Mirror Mirror

(Marina Sargenti, USA, 1990)


Marina Sargenti’s Mirror Mirror is a little-known gem by someone who later – alas – worked mainly in television (including episodes of Xena and Models Inc.), and has seemingly disappeared from the audiovisual scene altogether in the 21st century, beyond some minor credits. On first discovering her debut feature at a small festival in 1991, I tagged Sargenti as “a director to watch”. Now, almost 30 years on, I’m wondering where she went. This is true of many talented filmmakers, but it seems especially true of those women who broke into the B-rungs of popular genre cinema during the 1980s (the same can be said of, for instance, Joan Freeman and Kristine Peterson).


The presence of Karen Black and Yvonne De Carlo in the cast of Mirror Mirror may suggest camp parody of the horror genre (in fact, they give commendably restrained performances), but Sargenti clearly knows and loves the modern tradition of horror as well as any fan or scholar, and has more serious business on her mind. It’s not camp, but neither is it an obviously or unambiguously feminist reworking/critique of horror. That’s where it starts to get really interesting; it’s nothing like a clean, UK Channel 4 number about the female psyche in the vein of Bernard Rose’s Paperhouse (1988).


As the tale of a righteously vengeful teenager, Megan (Rainbow Harvest), controlling and being controlled by demonic powers, Mirror Mirror naturally recalls both the letter and the spirit of Brian De Palma’s classic, Carrie (1976) – mixed with a little of Tim Burton’s Beetlejuice (1988). At the same time, it forges a strong, suggestive link between two specific strands of women's cinema – a link that ties together in the protean genre of the Female Gothic, with its many available tropes.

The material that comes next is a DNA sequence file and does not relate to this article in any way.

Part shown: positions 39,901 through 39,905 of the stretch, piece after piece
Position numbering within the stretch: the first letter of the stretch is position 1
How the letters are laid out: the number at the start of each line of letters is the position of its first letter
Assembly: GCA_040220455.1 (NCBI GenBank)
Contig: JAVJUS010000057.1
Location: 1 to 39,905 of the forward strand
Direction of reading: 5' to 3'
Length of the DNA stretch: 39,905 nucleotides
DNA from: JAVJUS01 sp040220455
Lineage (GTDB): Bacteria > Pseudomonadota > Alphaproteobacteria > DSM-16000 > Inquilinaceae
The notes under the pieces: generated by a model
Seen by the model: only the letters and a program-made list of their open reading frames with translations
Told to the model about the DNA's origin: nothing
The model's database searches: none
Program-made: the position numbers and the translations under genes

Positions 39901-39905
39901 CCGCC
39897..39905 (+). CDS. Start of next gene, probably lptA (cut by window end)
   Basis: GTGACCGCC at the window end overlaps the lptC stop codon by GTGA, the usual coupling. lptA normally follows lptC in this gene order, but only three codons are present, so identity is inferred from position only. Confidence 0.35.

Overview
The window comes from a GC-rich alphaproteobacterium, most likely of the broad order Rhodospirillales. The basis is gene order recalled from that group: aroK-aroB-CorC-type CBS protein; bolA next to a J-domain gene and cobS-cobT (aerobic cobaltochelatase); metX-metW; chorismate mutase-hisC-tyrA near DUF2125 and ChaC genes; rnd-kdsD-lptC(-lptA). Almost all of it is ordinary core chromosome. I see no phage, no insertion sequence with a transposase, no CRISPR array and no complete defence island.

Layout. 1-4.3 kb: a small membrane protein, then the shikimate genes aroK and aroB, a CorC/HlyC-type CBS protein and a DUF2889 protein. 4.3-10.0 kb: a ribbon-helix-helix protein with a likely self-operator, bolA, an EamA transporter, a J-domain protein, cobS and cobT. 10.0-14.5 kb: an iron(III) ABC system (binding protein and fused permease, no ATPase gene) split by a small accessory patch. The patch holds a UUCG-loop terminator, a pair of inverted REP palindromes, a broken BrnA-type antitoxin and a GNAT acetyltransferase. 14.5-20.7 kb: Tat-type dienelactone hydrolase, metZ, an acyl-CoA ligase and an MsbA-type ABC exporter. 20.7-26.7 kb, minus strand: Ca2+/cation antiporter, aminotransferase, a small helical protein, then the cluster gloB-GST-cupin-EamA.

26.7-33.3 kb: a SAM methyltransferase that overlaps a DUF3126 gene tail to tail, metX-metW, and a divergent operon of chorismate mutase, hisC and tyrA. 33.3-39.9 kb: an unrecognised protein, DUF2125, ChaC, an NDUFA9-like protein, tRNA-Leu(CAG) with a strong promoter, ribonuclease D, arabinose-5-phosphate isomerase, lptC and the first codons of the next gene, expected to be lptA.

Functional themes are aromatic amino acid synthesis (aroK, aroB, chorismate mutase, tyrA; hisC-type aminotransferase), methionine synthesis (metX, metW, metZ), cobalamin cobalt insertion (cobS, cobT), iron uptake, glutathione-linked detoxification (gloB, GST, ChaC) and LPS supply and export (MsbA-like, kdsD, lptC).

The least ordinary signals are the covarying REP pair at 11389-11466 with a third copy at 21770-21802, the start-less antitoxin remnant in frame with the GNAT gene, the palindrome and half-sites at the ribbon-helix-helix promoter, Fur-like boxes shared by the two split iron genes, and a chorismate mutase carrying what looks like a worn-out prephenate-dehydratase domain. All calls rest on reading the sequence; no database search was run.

On one level, Sargenti pays explicit homage to Maya Deren's avant-garde classic, Meshes of the Afternoon (1943) – a film about a woman destroyed by her mirror and her mirror-image. Deren's extraordinary, powerful and enduringly influential work is about the instability of a woman’s identity, and the pervasiveness, the terrifying formlessness, of her justly paranoid dread. On another level, Sargenti senses that the cinematic language which might best embody and express this kind of dread today is to be found directly in the contemporary horror movie – films like A Nightmare on Elm Street 5: The Dream Child (Stephen Hopkins, 1989) and Society (Brian Yuzna, 1989) or – to take a few different exemplars directed by women – Mary Lambert’s Pet Sematary (1989) and Susan Shadburne’s unjustly forgotten Shadow Play (1986).


But I don't want to make it out to be some intellectual essay-film. Mirror Mirror is visceral, energetic, hallucinatory and – like many good horror movies – by the end, fantastically incoherent. How could it be otherwise? As a full-on horror piece directed by a woman (something which was still, at the dawn of the ‘90s, a relatively rare occurrence), it generates florid psychodrama from the symbolism of mirrors – narcissism, split identity, the beast on the other side of the glass – in order to plumb the daily, lurking terrors of patriarchy.

© Adrian Martin September 1991 / June 1993 / July 2015

Film Critic: Adrian Martin
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